This paper brings together the narratives of three Deaf-Hearing families; narratives that bear witness to politics, discrimination, marginalisation, ignorance as well as to spirituality, love, care and celebration. In the UK, monocultural, multigenerational Deaf families are the exception rather than the rule; therefore questions of cultural knowledge transmission, reproduction and survival are endlessly troubled, contested and reclaimed in bicultural, bilingual Deaf-Hearing families, particularly in the face of dominant, mainstream ‘evidence-based’ discourses of disability, normalisation and inclusion, and, perhaps more troublesome, to a Deaf ‘oral’ history. Family stories repair and bear witness to misunderstood lives. They deconstruct and reconstruct poignant, joyful and distressing experiences of negotiation between Deaf and Hearing worlds, between acceptance and judgement, between personal and political. My aim in this presentation is to keep the families’ words and signs resonant, alive and visible, through a poetic, performative re-presentation of a selection of their stories, combining word, sign and image.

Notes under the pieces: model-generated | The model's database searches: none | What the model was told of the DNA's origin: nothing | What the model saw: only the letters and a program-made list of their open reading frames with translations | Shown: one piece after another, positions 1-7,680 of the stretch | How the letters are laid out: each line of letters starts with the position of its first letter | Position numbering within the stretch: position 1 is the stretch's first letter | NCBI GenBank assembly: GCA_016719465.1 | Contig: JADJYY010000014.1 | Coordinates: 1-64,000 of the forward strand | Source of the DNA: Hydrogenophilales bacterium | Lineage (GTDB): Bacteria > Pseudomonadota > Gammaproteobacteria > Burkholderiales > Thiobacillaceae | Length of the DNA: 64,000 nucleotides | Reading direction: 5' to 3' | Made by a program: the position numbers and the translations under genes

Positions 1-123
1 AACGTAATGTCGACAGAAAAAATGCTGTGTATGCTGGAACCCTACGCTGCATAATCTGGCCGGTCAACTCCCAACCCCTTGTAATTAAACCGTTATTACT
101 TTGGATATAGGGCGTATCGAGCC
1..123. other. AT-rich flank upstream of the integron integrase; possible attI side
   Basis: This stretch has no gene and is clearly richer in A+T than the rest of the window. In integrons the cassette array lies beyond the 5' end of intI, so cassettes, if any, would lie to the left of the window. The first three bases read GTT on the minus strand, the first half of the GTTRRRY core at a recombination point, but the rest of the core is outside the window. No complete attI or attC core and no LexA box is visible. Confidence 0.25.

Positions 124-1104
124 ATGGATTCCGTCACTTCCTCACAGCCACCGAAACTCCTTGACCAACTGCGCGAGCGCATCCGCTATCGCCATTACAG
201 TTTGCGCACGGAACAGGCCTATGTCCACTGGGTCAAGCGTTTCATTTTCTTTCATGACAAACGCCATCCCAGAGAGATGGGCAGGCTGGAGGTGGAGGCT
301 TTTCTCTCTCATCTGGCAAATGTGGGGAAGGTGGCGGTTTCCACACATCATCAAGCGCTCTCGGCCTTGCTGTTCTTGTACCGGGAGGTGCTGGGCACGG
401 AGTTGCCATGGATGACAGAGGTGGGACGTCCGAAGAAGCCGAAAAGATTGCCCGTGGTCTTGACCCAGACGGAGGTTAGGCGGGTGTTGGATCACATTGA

|Translated title of the contribution
|Deaf-Hearing family life: Narrative and counter-narrative
|Title of host publication
|International Congress of Qualitative Inquiry
|Published - 20 May 2011
Bibliographical noteName and Venue of Event: University of Illinois, Urbana-Champaign
Conference Organiser: ICQI